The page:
There are several killing devices that you can construct to help you obtain small game to help you survive.
The rabbit stick, the spear, the bow and arrow, and the sling are such devices.
One of the simplest and most effective killing devices is a stout stick as long as your arm, from fingertip to shoulder, called a “rabbit stick.” You can throw it either overhand or sidearm and with considerable force. It is best thrown so that it flies sideways, increasing the chance of hitting the target. It is very effective against small game that stops and freezes as a defense.
You can make a spear to kill small game and to fish. Jab with the spear; do not throw it.
BOW AND ARROW
You can construct a suitable short-term bow fairly easily. When it loses its spring or breaks, you can replace it.
1. Select a hardwood stick about 1 meter (3 feet) long that is free of knots or limbs. Carefully scrape the large end down until it has the same pull as the small end. Careful examination will show the natural curve of the stick. Always scrape from the side that faces you, or the bow will break the first time you pull it. Dead, dry wood is preferable to green wood.
2. To increase the pull, lash a second bow to the first, front to front, forming an “X” when viewed from the side. Attach the tips of the bows with cordage and only use a bowstring on one bow.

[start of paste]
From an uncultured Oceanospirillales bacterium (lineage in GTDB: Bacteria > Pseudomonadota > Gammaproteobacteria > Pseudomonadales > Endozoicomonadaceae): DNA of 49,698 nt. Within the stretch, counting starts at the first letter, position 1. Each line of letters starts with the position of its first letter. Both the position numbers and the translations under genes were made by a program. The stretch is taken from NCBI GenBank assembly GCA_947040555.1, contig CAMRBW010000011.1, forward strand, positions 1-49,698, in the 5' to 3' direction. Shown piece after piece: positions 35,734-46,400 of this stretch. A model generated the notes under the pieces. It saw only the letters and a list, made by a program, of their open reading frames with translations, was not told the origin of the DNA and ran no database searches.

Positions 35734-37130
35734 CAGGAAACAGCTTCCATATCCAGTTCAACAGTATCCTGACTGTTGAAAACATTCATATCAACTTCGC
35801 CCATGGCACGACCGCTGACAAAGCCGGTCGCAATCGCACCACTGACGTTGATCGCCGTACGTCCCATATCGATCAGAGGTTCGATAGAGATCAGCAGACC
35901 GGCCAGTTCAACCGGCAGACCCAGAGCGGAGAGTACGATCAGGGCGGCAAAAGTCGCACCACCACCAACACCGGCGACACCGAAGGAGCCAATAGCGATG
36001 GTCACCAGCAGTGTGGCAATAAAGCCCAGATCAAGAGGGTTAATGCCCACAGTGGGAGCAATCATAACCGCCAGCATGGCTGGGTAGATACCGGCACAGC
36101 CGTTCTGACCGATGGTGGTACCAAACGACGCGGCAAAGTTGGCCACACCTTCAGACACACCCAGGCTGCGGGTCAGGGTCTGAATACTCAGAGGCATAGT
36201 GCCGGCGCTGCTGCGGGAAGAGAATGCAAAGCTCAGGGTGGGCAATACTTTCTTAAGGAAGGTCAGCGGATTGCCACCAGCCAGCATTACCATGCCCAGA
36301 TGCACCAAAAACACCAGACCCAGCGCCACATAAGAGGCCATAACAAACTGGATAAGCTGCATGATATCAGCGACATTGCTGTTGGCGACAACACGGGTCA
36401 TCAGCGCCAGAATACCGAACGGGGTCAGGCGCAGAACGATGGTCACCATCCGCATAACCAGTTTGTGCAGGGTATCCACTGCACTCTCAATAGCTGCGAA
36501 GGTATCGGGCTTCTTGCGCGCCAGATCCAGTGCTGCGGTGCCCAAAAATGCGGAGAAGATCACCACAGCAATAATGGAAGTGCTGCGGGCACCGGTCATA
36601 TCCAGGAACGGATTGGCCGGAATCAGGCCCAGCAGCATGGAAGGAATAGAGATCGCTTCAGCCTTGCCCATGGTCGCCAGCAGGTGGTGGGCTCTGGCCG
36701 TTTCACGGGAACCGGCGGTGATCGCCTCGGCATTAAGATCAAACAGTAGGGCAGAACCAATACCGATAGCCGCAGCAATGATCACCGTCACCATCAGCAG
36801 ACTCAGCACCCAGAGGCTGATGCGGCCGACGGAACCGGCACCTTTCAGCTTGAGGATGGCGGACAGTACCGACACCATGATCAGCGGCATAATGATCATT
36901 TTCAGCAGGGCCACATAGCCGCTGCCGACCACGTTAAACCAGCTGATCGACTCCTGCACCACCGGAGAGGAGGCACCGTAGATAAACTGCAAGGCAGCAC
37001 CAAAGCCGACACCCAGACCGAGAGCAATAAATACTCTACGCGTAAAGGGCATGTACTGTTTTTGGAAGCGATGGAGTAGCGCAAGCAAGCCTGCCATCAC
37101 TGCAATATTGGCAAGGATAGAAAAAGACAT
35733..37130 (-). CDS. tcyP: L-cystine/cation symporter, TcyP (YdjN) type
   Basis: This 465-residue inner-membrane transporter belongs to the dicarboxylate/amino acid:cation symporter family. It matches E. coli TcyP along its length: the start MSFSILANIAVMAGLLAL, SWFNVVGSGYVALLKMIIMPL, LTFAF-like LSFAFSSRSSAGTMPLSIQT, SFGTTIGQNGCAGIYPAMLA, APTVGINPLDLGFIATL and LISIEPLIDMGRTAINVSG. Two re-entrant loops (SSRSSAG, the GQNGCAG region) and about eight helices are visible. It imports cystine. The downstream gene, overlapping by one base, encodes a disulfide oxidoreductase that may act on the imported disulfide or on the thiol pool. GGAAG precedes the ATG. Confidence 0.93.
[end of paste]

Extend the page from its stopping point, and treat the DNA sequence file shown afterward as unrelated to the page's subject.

3. Select arrows from the straightest dry sticks available. The arrows should be about half as long as the bow. Scrape each shaft smooth all around. You will probably have to straighten the shaft.
You can bend an arrow straight by heating the shaft over hot coals. Do not allow the shaft to scorch or burn. Hold the shaft straight until it cools. You can make arrowheads from bone, glass, metal, or pieces of rock. You can also sharpen and fire-harden the end of the shaft. Fire hardening is actually a misnomer. To fire-harden wood, hold it over hot coals or plunge it deep under the coals in the ashes, being careful not to burn or scorch the wood. The purpose of fire hardening is to harden the wood by drying the moisture out of it.
4. You must notch the ends of the arrows for the bowstring.
Cut or file the notch; do not split it. Fletching (adding feathers to the notched end of an arrow) improves the arrow’s flight characteristics. Fletching is recommended but not necessary on a field-expedient arrow.
You can make a sling by tying two pieces of cordage, each about 60 centimeters (24 inches) long, at opposite ends of a palmsized piece of leather or cloth. Place a rock in the cloth and wrap one cord around your middle finger and hold in your palm. Hold the other cord between your forefinger and thumb. To throw the rock, spin the sling several times in a circle and release the cord between your thumb and forefinger. Practice to gain proficiency.
The sling is very effective weapon to survive against small game.
In order to survive the real world after the 2012 events, it is clear that we need to make sure we have those tools to protect ourselves and to hunt for food. Surely this is quite an adaptation for the majority of us, yet not a luxury nor an option if we want to stand a chance. Pick your equipment well and learn the skills to use them and make new ones when necessary!
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